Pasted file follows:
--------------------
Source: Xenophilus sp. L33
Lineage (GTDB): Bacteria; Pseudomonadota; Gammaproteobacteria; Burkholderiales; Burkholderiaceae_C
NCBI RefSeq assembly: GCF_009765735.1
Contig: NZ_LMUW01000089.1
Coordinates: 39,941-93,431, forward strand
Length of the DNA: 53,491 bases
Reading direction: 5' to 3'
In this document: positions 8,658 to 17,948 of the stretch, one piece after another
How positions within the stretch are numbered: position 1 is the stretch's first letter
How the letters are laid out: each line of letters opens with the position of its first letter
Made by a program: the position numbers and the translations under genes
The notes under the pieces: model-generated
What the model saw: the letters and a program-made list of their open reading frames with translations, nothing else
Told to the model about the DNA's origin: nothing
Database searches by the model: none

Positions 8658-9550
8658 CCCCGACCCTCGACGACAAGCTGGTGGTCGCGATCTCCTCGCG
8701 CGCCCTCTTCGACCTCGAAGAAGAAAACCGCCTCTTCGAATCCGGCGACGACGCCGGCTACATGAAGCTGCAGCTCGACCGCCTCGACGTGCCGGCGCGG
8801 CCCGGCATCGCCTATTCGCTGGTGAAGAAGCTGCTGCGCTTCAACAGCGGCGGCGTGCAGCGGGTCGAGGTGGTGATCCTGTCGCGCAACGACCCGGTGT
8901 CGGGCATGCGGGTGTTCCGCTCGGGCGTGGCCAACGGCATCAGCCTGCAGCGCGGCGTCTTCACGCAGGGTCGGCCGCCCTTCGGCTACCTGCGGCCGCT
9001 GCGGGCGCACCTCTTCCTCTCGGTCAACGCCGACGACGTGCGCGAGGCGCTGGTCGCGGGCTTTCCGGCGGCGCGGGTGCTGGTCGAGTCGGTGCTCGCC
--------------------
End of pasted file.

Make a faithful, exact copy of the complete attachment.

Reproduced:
Source: Xenophilus sp. L33
Lineage (GTDB): Bacteria; Pseudomonadota; Gammaproteobacteria; Burkholderiales; Burkholderiaceae_C
NCBI RefSeq assembly: GCF_009765735.1
Contig: NZ_LMUW01000089.1
Coordinates: 39,941-93,431, forward strand
Length of the DNA: 53,491 bases
Reading direction: 5' to 3'
In this document: positions 8,658 to 17,948 of the stretch, one piece after another
How positions within the stretch are numbered: position 1 is the stretch's first letter
How the letters are laid out: each line of letters opens with the position of its first letter
Made by a program: the position numbers and the translations under genes
The notes under the pieces: model-generated
What the model saw: the letters and a program-made list of their open reading frames with translations, nothing else
Told to the model about the DNA's origin: nothing
Database searches by the model: none

Positions 8658-9550
8658 CCCCGACCCTCGACGACAAGCTGGTGGTCGCGATCTCCTCGCG
8701 CGCCCTCTTCGACCTCGAAGAAGAAAACCGCCTCTTCGAATCCGGCGACGACGCCGGCTACATGAAGCTGCAGCTCGACCGCCTCGACGTGCCGGCGCGG
8801 CCCGGCATCGCCTATTCGCTGGTGAAGAAGCTGCTGCGCTTCAACAGCGGCGGCGTGCAGCGGGTCGAGGTGGTGATCCTGTCGCGCAACGACCCGGTGT
8901 CGGGCATGCGGGTGTTCCGCTCGGGCGTGGCCAACGGCATCAGCCTGCAGCGCGGCGTCTTCACGCAGGGTCGGCCGCCCTTCGGCTACCTGCGGCCGCT
9001 GCGGGCGCACCTCTTCCTCTCGGTCAACGCCGACGACGTGCGCGAGGCGCTGGTCGCGGGCTTTCCGGCGGCGCGGGTGCTGGTCGAGTCGGTGCTCGCC